The central bank said it will keep the new policies in review and adjust the parameters as needed. The crawling peg system will be an interim arrangement before moving to a fully flexible market-based system in the near future.

The Bangladesh Bank retained the dollar exchange rate at Tk110 artificially for four months since December last year, which caused a faster erosion of foreign exchange reserves.

Though the official rate was Tk110, the market rate was above Tk116. As a result, banks were buying dollars from the central bank to settle import bills. The gross reserve dropped to $19.9 billion on 30 April from $27 billion in December last year, central bank data shows.

Moreover, the Bangladesh Bank was $4 billion short of the $19.26 billion net reserve target set by the International Monetary Fund (IMF) for March performance to get the third tranche of the $4.7 billion loan package.

After going back and forth, the central bank finally introduced the crawling peg devaluing the taka by around 6% in a single day as prescribed by an IMF team visiting to review the progress before releasing the third loan instalment.

Market-driven lending rate after four years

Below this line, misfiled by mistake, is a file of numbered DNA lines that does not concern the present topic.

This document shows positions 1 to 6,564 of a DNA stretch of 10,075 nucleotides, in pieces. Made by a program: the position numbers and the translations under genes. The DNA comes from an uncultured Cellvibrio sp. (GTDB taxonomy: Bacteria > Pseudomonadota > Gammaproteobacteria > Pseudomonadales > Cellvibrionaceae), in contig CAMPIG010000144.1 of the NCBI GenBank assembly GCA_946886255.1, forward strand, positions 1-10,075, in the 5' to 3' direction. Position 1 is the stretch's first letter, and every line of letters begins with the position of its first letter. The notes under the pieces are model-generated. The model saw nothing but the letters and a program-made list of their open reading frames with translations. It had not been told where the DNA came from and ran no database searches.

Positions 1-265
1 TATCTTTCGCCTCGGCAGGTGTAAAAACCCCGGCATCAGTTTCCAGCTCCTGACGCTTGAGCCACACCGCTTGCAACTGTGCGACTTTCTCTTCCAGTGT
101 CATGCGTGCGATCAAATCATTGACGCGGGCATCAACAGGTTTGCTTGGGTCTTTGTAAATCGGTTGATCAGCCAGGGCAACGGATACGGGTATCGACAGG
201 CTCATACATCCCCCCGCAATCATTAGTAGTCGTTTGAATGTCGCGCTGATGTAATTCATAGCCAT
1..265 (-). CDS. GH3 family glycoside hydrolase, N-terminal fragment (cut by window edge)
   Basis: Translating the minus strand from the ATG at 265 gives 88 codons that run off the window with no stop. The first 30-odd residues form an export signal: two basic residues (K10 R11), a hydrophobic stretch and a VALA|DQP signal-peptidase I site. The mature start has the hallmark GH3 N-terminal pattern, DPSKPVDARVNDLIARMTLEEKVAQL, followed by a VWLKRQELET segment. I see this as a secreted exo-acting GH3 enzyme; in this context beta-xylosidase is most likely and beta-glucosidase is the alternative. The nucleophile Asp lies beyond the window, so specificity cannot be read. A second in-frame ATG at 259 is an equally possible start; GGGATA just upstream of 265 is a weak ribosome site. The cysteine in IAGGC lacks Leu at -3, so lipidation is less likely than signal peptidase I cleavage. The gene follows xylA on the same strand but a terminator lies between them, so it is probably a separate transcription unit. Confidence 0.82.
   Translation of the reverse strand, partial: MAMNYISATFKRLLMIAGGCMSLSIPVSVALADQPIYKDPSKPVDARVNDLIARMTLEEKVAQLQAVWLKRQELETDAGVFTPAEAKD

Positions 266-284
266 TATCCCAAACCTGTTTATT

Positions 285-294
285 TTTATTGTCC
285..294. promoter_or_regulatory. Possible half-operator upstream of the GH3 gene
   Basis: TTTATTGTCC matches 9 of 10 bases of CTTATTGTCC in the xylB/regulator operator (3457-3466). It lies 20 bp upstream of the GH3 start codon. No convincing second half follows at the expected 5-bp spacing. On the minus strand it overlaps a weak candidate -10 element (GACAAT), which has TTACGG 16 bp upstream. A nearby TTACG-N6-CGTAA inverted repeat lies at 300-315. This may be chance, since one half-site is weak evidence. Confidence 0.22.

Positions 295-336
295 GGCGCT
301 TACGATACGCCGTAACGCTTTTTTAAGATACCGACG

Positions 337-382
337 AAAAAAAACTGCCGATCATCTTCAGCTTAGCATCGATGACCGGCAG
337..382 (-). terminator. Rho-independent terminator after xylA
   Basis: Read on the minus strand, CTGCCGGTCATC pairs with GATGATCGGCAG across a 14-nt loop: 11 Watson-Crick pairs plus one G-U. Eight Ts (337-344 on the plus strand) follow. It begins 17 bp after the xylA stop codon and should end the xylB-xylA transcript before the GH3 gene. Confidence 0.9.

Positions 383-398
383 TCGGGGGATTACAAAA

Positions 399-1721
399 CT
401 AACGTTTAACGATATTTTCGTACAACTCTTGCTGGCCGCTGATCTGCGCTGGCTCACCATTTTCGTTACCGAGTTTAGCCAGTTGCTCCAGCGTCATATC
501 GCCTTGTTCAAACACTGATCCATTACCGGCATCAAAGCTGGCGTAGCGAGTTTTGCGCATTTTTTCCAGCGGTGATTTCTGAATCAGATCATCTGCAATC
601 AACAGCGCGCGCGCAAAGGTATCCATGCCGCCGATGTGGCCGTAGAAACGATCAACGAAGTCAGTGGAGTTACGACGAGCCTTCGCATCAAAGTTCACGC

After enforcing a single-digit 9% lending rate cap in April 2020, the Bangladesh Bank later stepped away from this approach. However, it has continued to control rates through SMART until now.

Governor Abdur Rouf Talukder lifted the single-digit cap but introduced another controlling mechanism called SMART in July 2023. 
Eventually, the central bank transitioned to a market-driven interest rate, in line with the IMF’s recommendation to increase the cost of money as a measure to control inflation.

Businesses brace for impact

Abdul Majeed, an onion importer in Dhaka, told TBS, “Usually, we settle payments a month after importing onions. With a massive increase in the dollar rate, the payment amount is expected to escalate accordingly. I am bracing for a loss of around Tk50-Tk70 lakh.”

Fazlee Shamim Ehsan, vice president of the Bangladesh Knitwear Manufacturers and Exporters Association (BKMEA), told TBS, “If the dollar rate abruptly jumps, it will lead to an increase in the price of goods. Also, the central bank must monitor banks to ensure they do not charge more than the set rate.”

He said with banks setting their own loan rates, it is imperative to implement measures to safeguard responsible borrowers from any negative repercussions caused by the actions of irresponsible ones.

“Many banks are already charging higher rates for settling import letters of credit than the official rate. By doing so, these banks are making profits up to Tk200 crore, but facing fines of only Tk1 lakh from the central bank,” Fazlee Shamim said, urging the central bank to address this issue seriously.